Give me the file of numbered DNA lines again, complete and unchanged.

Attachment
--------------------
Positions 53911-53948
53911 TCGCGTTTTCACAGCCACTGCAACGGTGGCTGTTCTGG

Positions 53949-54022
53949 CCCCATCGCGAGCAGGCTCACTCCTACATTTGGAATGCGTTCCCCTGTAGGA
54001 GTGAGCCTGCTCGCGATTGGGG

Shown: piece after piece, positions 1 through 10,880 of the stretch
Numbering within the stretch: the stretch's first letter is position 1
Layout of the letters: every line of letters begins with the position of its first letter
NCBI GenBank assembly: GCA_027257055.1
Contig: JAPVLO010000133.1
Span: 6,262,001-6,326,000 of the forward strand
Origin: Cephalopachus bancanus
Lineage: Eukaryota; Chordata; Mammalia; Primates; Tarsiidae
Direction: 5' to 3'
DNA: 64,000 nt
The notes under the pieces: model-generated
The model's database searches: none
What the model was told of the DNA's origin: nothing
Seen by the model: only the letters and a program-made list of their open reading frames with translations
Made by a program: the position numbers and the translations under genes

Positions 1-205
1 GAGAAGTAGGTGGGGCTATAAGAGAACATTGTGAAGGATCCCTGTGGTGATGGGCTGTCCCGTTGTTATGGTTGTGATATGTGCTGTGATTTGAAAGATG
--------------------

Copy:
Positions 53911-53948
53911 TCGCGTTTTCACAGCCACTGCAACGGTGGCTGTTCTGG

Positions 53949-54022
53949 CCCCATCGCGAGCAGGCTCACTCCTACATTTGGAATGCGTTCCCCTGTAGGA
54001 GTGAGCCTGCTCGCGATTGGGG

Shown: piece after piece, positions 1 through 10,880 of the stretch
Numbering within the stretch: the stretch's first letter is position 1
Layout of the letters: every line of letters begins with the position of its first letter
NCBI GenBank assembly: GCA_027257055.1
Contig: JAPVLO010000133.1
Span: 6,262,001-6,326,000 of the forward strand
Origin: Cephalopachus bancanus
Lineage: Eukaryota; Chordata; Mammalia; Primates; Tarsiidae
Direction: 5' to 3'
DNA: 64,000 nt
The notes under the pieces: model-generated
The model's database searches: none
What the model was told of the DNA's origin: nothing
Seen by the model: only the letters and a program-made list of their open reading frames with translations
Made by a program: the position numbers and the translations under genes

Positions 1-205
1 GAGAAGTAGGTGGGGCTATAAGAGAACATTGTGAAGGATCCCTGTGGTGATGGGCTGTCCCGTTGTTATGGTTGTGATATGTGCTGTGATTTGAAAGATG